How peace with FARC threatens Colombia’s forests

One outcome of the 2016 peace agreement between FARC guerrillas and the Colombian government: more fires that contribute to deforestation.

Fires that contribute to deforestation spiked six-fold in Colombia in the year after a historic 2016 peace agreement ended decades of conflict between Fuerzas Armadas Revolucionarias de Colombia (FARC) guerrillas and government forces, according to new research.

“This dramatic increase from trends in the last decade will boost the likelihood of deforestation in protected areas in the upcoming year,” says Laura C. Schneider, an associate professor in the geography department at Rutgers University–New Brunswick and coauthor of the paper in Nature Ecology & Evolution.

Guerrillas often had their own forest conservation policies that they enforced episodically and at gunpoint.

The study reveals the unforeseen effects of guerrilla group demobilization on deforestation rates. The armed conflict kept farmers and ranchers from burning and converting forests into farm fields and pastures. Since the war ended, deforestation and threats to biodiversity have increased due to the absence of government or other stakeholders in land management in a country with some of the highest biodiversity in the world, according to Schneider.

The researchers recommend swift changes in Colombia: real-time forest monitoring, expanded programs to pay farmers and others to protect forested areas at the frontier, government integration of demobilized armed groups as staff in protected areas, and the establishment of a domestic market for frontier deforestation permits.

“The time for securing peace with the forest is now,” concludes the study by scientists at Universidad Nacional de Colombia, Rutgers, and Stony Brook University.

The late 2016 peace agreement ended a decades-long struggle between the government and FARC guerrillas across Colombia’s vast forested frontier.

While armed conflict and its end can have major impacts on natural resources, the influence of war and peace on highly biodiverse tropical forests remains disputed. Understanding how the transition from war to peace affects forests is crucial to mitigating carbon emissions and biodiversity loss in Colombia and in other biodiversity-rich areas plagued by conflict worldwide.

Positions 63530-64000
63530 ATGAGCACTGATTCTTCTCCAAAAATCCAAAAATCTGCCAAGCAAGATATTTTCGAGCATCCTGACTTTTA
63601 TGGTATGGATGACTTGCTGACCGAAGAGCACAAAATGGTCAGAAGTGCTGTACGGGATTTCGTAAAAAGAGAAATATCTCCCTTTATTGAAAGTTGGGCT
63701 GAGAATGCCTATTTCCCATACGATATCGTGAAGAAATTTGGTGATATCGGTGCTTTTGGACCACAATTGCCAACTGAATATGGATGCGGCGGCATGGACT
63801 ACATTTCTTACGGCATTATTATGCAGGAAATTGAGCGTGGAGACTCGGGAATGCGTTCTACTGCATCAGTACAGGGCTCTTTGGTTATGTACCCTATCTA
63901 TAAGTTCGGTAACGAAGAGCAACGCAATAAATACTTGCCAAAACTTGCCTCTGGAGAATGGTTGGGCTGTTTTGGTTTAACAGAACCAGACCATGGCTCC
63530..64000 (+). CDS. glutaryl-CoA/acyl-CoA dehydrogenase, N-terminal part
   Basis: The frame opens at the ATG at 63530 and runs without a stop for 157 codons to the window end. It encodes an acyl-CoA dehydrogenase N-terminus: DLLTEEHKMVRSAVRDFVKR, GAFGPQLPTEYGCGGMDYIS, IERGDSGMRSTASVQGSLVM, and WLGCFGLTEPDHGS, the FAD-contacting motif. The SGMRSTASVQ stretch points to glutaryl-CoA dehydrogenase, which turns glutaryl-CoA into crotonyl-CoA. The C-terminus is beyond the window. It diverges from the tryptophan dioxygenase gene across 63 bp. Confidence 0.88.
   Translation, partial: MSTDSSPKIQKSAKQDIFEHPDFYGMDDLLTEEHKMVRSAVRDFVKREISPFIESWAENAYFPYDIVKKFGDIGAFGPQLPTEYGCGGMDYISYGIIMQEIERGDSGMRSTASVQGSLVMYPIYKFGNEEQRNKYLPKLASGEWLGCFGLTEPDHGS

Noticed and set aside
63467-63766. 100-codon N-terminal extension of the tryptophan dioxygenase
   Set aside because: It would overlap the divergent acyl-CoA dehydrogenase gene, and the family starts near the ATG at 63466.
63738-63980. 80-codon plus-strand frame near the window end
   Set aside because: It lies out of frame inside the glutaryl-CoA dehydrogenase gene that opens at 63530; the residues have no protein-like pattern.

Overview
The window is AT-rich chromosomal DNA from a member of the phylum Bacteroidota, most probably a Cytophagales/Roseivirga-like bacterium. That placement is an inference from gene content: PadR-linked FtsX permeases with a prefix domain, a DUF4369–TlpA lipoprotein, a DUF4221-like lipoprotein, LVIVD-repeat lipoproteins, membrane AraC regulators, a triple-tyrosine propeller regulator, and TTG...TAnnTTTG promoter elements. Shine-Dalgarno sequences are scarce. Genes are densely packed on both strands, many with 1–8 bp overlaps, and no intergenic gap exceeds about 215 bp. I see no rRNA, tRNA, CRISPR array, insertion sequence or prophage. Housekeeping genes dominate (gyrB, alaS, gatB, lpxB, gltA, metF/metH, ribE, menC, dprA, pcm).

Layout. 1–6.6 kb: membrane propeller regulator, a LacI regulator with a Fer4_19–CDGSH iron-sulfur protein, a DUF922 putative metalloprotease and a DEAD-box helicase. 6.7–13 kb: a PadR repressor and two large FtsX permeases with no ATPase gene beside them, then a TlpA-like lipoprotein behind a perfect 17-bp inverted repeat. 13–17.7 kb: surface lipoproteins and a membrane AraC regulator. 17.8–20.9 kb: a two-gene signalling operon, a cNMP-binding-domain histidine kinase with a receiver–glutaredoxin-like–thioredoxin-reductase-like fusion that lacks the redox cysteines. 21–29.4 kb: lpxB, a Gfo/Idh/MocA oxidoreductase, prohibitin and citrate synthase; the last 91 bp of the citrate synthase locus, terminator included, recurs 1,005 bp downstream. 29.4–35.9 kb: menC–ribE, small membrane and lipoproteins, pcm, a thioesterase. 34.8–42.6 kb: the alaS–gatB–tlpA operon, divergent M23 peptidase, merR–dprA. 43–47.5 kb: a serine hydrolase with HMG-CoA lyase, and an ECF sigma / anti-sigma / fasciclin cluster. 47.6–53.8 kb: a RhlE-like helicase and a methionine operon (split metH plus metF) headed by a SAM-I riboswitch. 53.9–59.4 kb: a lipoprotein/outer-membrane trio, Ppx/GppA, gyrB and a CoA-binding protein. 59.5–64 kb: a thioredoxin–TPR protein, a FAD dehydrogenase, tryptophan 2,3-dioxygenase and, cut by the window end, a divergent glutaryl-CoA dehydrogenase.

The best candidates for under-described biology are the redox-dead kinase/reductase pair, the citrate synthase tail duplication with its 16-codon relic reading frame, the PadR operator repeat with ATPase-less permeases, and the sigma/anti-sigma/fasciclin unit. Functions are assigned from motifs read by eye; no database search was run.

The researchers found a 600 percent increase in fires in protected areas across biodiversity hot spots following guerrilla demobilization in Colombia. They also calculated a 52 percent increase in the probability of deforestation within parks for 2018.

While the peace agreement includes language on sustainable development, guerrillas often had their own forest conservation policies that they enforced episodically and at gunpoint, so they would not be spotted easily by government airplanes and helicopters. Conservation may have been incidental to the FARC’s political and economic objectives at the forest frontier, but armed conflict that curbed the transformation of vast forests and deforestation hubs during peace were predicted, the study says.

Since the Colombian government lacks environmental or other law enforcement capacity at the frontier, enforcement is now up for grabs by small landholders, ranchers, land speculators, drug traffickers, and others.

The peace agreement promised land titles to former combatants, especially in areas controlled by guerrillas, including several protected areas. Demobilization can make the land accessible for cultivation and pasturing by former combatants who know the region and newcomers waiting to cash in on newly accessible land.

The findings suggest it is not enough to declare an area protected in countries rich with forests and natural resources, emphasizes coauthor Liliana Dávalos, professor in the department of ecology and evolution at Stony Brook University. Urgent shifts by government must include real-time forest monitoring, expansion of programs to pay for ecosystem services, and engaging local community including former combatants in conservation.

Partial funding came from the National Science Foundation and NASA.

Source: Rutgers University, Stony Brook University

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